Stocks were poised for a positive start to the week, taking a cue from Europe where investors cheered the formation of a new Italian government.
Expectations of a further rate cut from the European Central Bank and continued monetary support from the Federal Reserve later this week gave additional support to the market.
"The ECB meeting may be the most interesting event this week," wrote Marc Chandler, strategist for Brown Brothers Harriman. "The ECB indicated earlier this month that if economic data worsened, it was prepared to cut the refi rate."
U.S. stock futures were higher Monday.
Investors mulled reports on U.S. personal income and spending, which both rose 0.2% in March, according to the government. Personal income was expected to have increased 0.4% last month and personal spending was expected to have slipped 0.1%, according to a consensus of economist forecasts compiled by Briefing.com.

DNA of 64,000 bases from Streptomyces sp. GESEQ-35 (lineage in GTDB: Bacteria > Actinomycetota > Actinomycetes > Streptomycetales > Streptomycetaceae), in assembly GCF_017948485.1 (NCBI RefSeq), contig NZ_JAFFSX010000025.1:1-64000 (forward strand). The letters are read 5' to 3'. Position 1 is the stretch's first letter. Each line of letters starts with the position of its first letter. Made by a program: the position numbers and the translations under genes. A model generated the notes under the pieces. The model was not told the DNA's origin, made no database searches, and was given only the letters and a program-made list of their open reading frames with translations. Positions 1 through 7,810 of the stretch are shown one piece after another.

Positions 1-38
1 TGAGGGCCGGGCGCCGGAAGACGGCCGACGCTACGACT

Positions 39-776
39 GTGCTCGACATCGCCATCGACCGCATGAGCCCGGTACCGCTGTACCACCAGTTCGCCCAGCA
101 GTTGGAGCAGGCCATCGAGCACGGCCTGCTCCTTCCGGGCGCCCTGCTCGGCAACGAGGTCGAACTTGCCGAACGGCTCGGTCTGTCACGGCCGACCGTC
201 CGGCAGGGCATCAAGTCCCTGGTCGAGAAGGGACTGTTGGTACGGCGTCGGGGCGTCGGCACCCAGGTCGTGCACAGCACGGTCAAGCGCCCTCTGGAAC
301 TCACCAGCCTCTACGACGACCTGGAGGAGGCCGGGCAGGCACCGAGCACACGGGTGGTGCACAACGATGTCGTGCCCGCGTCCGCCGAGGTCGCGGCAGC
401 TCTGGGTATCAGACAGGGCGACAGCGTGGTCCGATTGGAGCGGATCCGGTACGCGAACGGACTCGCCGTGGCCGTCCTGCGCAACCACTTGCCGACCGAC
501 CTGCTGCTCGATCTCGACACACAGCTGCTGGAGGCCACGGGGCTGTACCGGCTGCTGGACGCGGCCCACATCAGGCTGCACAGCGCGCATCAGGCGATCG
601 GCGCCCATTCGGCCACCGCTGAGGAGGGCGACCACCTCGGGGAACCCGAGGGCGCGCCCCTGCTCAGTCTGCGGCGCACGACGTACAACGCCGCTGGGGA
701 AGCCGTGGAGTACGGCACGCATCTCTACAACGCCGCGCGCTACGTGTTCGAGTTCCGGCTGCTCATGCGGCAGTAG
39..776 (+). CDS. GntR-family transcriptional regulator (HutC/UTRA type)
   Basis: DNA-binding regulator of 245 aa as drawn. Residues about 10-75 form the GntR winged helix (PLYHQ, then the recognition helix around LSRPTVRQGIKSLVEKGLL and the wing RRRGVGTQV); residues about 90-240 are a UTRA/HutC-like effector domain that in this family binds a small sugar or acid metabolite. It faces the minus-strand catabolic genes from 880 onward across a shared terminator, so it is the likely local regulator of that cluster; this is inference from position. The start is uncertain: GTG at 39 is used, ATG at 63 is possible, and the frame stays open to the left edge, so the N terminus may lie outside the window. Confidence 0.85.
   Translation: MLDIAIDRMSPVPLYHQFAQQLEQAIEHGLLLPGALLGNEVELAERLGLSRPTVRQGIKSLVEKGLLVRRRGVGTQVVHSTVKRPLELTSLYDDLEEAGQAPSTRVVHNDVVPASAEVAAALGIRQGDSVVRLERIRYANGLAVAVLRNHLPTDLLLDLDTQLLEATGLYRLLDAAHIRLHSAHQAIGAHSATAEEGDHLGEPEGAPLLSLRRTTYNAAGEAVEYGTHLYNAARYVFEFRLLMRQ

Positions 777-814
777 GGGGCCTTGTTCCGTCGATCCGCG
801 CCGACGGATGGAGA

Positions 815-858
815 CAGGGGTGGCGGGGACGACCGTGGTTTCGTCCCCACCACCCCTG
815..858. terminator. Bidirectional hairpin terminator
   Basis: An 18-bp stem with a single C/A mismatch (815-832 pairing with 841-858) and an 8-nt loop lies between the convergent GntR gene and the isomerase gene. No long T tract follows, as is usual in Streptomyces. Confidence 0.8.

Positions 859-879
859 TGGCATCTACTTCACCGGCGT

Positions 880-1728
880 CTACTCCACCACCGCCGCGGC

On Friday, the government reported that the U.S. economy grew at an annual pace of 2.5% in the first quarter.
Stocks are on track to end April with gains this week, which would mark the fourth straight month of gains this year.
Consumer spending, which alone accounts for roughly two-thirds of GDP, rose at a 3.2% annual pace, the fastest pace since the end of 2010. But the data also shows that consumers funded that spending in part by saving less.
At 10 a.m. ET, the National Association of Realtors will release data on pending home sales.
In corporate news, controversial supplements company Herbalife ( and gun maker )Sturm Ruger ( are set to release their quarterly results after the close. Ruger's stock rose in premarket trading. )
JPMorgan Chase ( announced Sunday that another of CEO Jamie Dimon's key executives, co-chief operating officer Frank Bisignano, is )leaving the firm and will be replaced by Matt Zames.
U.S. stocks finished mixed Friday.
European markets were higher in morning trading after Enrico Letta was sworn in as Italy's prime minister, ending weeks of political deadlock and uncertainty in a country mired by recession.
Greek lawmakers agreed to cut thousands of government jobs to secure another $11.5 billion in bailout funds.